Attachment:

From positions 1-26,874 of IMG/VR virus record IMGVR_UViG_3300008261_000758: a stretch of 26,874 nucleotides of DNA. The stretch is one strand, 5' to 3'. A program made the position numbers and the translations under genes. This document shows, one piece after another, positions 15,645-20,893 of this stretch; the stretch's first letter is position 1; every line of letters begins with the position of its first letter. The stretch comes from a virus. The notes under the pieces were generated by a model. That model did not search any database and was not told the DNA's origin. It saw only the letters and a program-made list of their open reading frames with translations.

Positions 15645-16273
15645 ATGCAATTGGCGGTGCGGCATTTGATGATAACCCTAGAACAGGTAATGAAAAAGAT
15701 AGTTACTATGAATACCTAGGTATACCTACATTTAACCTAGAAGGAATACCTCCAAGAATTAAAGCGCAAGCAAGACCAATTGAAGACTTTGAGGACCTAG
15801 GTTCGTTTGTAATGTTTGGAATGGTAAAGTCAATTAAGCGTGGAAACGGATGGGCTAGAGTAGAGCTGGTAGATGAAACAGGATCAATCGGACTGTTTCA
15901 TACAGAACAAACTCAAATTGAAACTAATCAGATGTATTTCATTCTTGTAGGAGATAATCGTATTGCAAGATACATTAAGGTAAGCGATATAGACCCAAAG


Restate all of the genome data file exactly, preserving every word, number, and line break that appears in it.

From positions 1-26,874 of IMG/VR virus record IMGVR_UViG_3300008261_000758: a stretch of 26,874 nucleotides of DNA. The stretch is one strand, 5' to 3'. A program made the position numbers and the translations under genes. This document shows, one piece after another, positions 15,645-20,893 of this stretch; the stretch's first letter is position 1; every line of letters begins with the position of its first letter. The stretch comes from a virus. The notes under the pieces were generated by a model. That model did not search any database and was not told the DNA's origin. It saw only the letters and a program-made list of their open reading frames with translations.

Positions 15645-16273
15645 ATGCAATTGGCGGTGCGGCATTTGATGATAACCCTAGAACAGGTAATGAAAAAGAT
15701 AGTTACTATGAATACCTAGGTATACCTACATTTAACCTAGAAGGAATACCTCCAAGAATTAAAGCGCAAGCAAGACCAATTGAAGACTTTGAGGACCTAG
15801 GTTCGTTTGTAATGTTTGGAATGGTAAAGTCAATTAAGCGTGGAAACGGATGGGCTAGAGTAGAGCTGGTAGATGAAACAGGATCAATCGGACTGTTTCA
15901 TACAGAACAAACTCAAATTGAAACTAATCAGATGTATTTCATTCTTGTAGGAGATAATCGTATTGCAAGATACATTAAGGTAAGCGATATAGACCCAAAG